Answering Islam - A Christian-Muslim dialog

Mercy triumphs over judgment

Roland Clarke


Across the world people from every culture and religion associate light with goodness, purity and even enlightened consciousness of divinity. The Bible says “God is light” (1 Timothy 6:16) and repeatedly links goodness with light, “Whatever is good and perfect is a gift coming down to us from God our Father, who created all the lights in the heavens.” (James 1:17) This connection between light and goodness is also evident in Matthew 5:16, “In the same way, let your light shine before others, that they may see your good deeds and glorify your Father in heaven.” Jesus performed various kinds of good deeds which included healing sick people inspiring them to give God praise. Jesus also raised people from the dead and this glorified God even more. (Luke 7:16; John 11:4, 40-44)

Another Scripture describing light as good is Ecclesiastes 11:7, “Light is sweet; how pleasant to see a new day dawning.” This imagery of sunrise is associated with the long awaited Messiah who the prophets foretold would “bring God's light and salvation” to the world. (Isaiah 49:6) Zechariah the priest proclaimed in Luke 1:78-79, “Because of God’s tender mercy, the morning light from heaven is about to break upon us, to give light to those who sit in darkness and in the shadow of death, and to guide us to the path of peace.”

Speaking of morning light, three disciples of Jesus accompanied him on the mountain when his “appearance was transformed so that his face shone like the sun, and his clothes became as white as light.” (Matthew 17:2) Reflecting on this experience later, Peter wrote,

We saw his majestic splendor with our own eyes when he received honor and glory from God the Father. The voice from the majestic glory of God said to him, “This is my dearly loved Son, who brings me great joy.” We ourselves heard that voice from heaven when we were with him on the holy mountain.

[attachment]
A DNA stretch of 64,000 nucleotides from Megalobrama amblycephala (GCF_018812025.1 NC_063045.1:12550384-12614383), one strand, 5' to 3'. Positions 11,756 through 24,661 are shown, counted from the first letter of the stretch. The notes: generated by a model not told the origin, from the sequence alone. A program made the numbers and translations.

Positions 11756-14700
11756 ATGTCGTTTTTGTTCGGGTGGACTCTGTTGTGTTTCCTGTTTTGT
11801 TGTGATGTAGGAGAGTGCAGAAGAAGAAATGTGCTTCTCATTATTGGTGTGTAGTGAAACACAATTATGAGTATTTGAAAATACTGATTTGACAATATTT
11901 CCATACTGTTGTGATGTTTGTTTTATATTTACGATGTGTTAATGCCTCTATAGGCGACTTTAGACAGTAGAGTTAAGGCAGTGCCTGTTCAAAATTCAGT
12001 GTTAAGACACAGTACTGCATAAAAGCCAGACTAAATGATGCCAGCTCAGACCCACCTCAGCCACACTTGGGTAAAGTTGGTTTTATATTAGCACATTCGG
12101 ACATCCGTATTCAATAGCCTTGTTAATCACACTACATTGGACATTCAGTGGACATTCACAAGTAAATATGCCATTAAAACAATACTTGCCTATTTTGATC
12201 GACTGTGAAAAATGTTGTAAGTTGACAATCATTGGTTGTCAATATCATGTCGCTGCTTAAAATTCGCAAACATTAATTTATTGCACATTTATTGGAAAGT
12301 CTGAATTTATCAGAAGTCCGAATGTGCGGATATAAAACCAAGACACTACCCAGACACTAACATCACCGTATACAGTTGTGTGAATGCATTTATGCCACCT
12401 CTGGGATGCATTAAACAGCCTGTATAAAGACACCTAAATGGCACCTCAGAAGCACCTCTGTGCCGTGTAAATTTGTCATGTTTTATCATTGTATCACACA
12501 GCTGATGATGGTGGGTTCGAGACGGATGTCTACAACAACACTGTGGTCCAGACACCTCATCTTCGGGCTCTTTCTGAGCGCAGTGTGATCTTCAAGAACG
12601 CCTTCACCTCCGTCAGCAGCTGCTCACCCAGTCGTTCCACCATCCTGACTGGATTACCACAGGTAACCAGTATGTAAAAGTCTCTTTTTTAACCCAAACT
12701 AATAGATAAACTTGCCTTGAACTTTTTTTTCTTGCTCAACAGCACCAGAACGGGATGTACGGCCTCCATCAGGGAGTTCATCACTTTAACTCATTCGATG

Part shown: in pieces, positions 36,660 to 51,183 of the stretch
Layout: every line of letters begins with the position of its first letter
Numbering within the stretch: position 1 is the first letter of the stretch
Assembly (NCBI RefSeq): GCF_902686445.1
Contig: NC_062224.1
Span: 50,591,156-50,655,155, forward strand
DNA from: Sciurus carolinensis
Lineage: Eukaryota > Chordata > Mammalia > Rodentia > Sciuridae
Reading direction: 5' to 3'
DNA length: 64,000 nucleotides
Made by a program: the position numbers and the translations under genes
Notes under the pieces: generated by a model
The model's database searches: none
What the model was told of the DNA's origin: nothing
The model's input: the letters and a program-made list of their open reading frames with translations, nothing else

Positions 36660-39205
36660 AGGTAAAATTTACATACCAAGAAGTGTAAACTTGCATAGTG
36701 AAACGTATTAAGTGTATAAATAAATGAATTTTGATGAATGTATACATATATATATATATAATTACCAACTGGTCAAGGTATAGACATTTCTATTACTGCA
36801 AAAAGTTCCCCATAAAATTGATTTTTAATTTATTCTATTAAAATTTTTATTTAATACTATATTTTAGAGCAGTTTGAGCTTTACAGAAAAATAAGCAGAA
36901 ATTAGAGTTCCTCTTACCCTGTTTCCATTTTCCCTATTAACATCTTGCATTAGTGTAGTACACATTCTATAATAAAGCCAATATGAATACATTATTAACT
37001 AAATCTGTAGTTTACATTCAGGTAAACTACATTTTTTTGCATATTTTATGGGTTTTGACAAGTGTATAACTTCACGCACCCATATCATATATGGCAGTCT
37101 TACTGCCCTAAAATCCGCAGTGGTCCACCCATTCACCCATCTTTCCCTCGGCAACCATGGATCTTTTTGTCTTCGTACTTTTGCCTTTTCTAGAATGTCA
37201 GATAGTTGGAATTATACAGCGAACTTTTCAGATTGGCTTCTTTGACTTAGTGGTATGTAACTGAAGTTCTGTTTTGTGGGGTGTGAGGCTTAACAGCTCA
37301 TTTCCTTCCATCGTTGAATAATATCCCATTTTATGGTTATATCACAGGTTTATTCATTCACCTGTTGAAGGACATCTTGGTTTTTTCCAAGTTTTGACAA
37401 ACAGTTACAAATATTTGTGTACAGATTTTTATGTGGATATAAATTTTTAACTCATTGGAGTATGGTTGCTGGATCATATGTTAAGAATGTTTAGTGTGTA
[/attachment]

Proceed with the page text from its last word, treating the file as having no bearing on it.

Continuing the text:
Because of that experience we have even greater confidence in the message proclaimed by the prophets. You must pay close attention to what they wrote, for their words are like a lamp shining in a dark place—until the Day dawns, and Christ the Morning Star shines in your hearts. (2 Peter 1:16-19)

In a similar way, the apostle Paul acknowledged that “God makes this light shine in our hearts so we could know the glory of God that is seen in the face of Jesus Christ.” (2 Corinthians 4:6)

Interestingly, Scripture portrays Christ's glory using celestial images like the sun and the Morning Star. We should not be surprised, therefore, to learn that God also uses other celestial signs to display his glory as seen in my latest two articles which describe the aurora lights and the solar eclipse. Indeed, an earlier article examines the celestial rainbow which Christians Jews and Muslims associate with the worldwide flood in the time of Noah. In this current article we will examine two Scriptures which demonstrate how rainbow imagery enhances the grandeur and glory of God.

Significance of the rainbow

Both Ezekiel and John were privileged to see a heavenly vision of God's majestic glory displayed around his throne embellished by a dazzling light and a rainbow. The prophet Ezekiel describes “something that looked like a throne made of blue lapis lazuli. And on this throne high above was a figure whose appearance resembled a man. From what appeared to be his waist up, he looked like gleaming amber, flickering like a fire. And from his waist down, he looked like a burning flame, shining with splendor. All around him was a glowing halo, like a rainbow shining in the clouds on a rainy day. This is what the glory of the Lord looked like to me. When I saw it, I fell face down on the ground ...” (Ezekiel 1:26-28) Similarly, the apostle John “saw a throne in heaven and someone sitting on it. The one sitting on the throne was as brilliant as gemstones—like jasper and carnelian. And the glow of an emerald circled his throne like a rainbow.” (Revelation 4:2-3)